Days passed and this pattern continued. We didn't know what day it was or what time it was. We didn't leave the house. Our lives were a blur. Everyone was exhausted except Aias. All we knew was that we wanted to nurse Aias on demand, and we didn't want him to lay screaming in his crib. Night after night I'd sleep sitting up with Aias nursing, either on the chair or on the couch (totally dangerous), right while Morgan played suffocation and safety police.
|Kodak Moment? Yes. Safe Long Term Sleeping Arrangement? No.|
I will never forget that first night; Aias slept amazingly well and I think I actually slept for an hour and 15 minutes at a time which was a LOT compared to what I'd been doing in previous days. When Aias would make any little noise or root, I'd instinctively wake up. I was shocked at my state of "half-sleep:" truly sleeping but at the same time completely aware of where my child was. In the same way that you don't roll off your bed while you are sleeping, I didn't roll over Aias.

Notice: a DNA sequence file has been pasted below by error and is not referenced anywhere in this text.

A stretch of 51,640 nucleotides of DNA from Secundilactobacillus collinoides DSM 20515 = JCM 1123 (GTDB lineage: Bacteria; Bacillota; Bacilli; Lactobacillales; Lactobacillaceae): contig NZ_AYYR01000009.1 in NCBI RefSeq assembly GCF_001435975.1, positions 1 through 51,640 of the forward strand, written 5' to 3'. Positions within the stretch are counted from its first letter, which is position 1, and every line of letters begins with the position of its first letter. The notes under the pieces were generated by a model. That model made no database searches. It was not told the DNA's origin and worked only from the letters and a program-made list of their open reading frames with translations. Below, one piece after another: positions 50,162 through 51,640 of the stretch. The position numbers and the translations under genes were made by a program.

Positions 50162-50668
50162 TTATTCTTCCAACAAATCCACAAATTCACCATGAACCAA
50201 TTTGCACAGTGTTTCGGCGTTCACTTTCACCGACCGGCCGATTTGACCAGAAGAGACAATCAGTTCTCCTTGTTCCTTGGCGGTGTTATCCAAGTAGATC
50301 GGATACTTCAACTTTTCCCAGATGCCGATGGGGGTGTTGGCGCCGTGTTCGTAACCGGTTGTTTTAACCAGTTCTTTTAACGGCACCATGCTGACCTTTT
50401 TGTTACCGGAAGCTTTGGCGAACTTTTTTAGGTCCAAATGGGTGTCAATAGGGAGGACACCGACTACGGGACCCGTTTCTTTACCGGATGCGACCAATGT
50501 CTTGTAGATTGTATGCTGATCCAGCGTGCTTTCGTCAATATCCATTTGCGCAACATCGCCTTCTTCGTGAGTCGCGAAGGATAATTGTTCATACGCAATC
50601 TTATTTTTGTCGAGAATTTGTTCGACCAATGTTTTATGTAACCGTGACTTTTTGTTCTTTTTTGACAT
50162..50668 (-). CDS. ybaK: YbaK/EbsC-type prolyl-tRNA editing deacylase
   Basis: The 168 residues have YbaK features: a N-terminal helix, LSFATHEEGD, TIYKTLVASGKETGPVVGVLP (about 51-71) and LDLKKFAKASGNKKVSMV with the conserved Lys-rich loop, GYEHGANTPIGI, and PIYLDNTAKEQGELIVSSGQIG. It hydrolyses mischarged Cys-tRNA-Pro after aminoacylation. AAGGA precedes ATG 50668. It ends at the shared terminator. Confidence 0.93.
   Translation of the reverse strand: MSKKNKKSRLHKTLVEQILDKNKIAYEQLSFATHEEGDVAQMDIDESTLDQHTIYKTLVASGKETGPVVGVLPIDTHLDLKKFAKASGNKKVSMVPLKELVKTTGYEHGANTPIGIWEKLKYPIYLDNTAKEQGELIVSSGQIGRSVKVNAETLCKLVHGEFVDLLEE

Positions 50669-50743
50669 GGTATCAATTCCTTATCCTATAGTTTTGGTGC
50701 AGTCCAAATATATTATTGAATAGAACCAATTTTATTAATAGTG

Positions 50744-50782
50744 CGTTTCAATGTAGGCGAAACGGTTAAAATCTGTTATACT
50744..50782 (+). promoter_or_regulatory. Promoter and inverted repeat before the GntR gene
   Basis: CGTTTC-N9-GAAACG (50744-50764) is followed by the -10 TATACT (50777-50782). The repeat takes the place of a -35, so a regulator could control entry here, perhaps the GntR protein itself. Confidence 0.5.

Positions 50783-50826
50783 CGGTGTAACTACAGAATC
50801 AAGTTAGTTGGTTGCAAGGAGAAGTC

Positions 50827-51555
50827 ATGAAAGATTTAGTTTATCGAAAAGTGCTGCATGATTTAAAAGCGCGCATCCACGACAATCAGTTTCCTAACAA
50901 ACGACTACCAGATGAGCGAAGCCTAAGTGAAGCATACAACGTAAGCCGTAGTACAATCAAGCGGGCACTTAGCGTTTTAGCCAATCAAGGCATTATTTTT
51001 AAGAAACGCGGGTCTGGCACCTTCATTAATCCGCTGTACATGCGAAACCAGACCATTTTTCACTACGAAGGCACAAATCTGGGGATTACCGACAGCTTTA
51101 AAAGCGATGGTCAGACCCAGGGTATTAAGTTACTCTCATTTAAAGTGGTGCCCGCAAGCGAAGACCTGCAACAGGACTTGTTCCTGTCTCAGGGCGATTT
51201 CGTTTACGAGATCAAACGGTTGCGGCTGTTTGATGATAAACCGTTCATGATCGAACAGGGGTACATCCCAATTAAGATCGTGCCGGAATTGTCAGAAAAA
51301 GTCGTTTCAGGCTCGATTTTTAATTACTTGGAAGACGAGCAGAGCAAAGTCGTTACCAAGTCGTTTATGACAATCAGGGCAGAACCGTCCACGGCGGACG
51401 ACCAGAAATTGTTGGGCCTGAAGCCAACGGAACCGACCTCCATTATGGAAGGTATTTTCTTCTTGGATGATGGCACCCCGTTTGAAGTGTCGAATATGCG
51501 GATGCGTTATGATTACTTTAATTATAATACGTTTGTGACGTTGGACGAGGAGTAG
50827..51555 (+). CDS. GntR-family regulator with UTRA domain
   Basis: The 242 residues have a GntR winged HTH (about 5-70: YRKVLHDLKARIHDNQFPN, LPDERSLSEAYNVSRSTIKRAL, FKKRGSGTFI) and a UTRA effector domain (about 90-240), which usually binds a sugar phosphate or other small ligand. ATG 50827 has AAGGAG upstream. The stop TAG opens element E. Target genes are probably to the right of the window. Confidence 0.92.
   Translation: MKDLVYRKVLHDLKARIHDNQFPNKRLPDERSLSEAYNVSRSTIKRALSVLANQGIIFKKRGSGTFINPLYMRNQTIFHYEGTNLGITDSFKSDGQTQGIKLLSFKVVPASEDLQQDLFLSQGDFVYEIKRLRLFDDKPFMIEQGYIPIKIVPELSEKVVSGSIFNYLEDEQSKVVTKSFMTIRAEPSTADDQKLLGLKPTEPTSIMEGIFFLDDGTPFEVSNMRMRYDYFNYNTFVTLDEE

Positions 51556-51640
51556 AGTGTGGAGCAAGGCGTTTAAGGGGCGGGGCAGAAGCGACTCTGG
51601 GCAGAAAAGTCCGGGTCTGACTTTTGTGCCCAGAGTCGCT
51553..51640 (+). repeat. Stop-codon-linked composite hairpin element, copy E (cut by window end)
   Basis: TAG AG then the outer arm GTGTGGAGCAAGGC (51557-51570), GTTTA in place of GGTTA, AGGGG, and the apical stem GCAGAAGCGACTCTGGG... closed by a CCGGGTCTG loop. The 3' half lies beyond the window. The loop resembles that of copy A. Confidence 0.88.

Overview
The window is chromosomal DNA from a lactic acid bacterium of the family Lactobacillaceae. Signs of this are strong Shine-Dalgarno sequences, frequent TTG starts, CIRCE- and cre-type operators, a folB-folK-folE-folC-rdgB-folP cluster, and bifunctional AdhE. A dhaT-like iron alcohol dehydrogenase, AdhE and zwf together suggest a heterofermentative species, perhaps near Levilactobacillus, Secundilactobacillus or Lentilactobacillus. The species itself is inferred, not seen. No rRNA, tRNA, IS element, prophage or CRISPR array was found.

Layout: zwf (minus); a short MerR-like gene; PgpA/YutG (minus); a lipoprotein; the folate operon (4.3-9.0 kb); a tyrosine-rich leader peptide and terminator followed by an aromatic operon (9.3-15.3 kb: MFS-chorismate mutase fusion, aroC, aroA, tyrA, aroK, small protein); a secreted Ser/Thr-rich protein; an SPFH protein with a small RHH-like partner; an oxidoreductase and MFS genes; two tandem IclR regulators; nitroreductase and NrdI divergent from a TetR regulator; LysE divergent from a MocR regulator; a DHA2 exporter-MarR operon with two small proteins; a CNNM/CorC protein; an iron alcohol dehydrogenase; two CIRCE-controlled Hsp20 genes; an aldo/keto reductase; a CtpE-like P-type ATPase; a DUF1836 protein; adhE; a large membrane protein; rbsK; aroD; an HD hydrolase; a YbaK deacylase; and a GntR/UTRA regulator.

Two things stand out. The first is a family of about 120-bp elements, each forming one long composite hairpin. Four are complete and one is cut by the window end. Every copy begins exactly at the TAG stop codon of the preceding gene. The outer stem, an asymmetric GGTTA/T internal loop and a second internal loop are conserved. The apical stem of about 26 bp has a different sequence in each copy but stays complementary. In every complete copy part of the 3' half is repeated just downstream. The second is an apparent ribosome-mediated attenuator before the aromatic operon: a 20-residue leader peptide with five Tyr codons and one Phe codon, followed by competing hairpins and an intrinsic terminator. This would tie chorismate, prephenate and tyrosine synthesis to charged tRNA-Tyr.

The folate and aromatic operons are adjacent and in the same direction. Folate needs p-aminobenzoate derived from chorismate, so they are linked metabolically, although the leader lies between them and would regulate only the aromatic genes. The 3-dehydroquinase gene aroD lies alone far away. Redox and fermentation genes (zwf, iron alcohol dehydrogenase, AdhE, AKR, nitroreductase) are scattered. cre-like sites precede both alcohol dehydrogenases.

Side-Carring Our Crib: Our Key to a Good Night's Sleep!
This went on for weeks and finally I decided we needed to just throw in the towel at the "no-cosleeping" idea. Hell, we were already doing it, we may as well just commit and do it right. In the hours I was awake, Aias would nurse while I researched co-sleeping safety and SIDS prevention online. I limited my searches to peer reviewed articles and research by trusted sources such as the World Health Organization (WHO). I was confident we could do this safely and in a way that would actually benefit Aias instead of putting him in any danger. If only I'd seen this research before Aias was born. I had Morgan bring down the whole bed frame so that we could side-car the crib. Side-carring the crib is taking the crib, removing one wall of it, pushing it tightly up against the bed at the same height, filling the space in between tightly, and laying something over it so that the bed and crib become "one" in a sense. Here's a picture of what it looked like after we set it up on that first day:
|Our side-carred crib on the first day we set it up (pillows and the white duvet removed at night, of course)|
|Remember: no pillows at night!!!|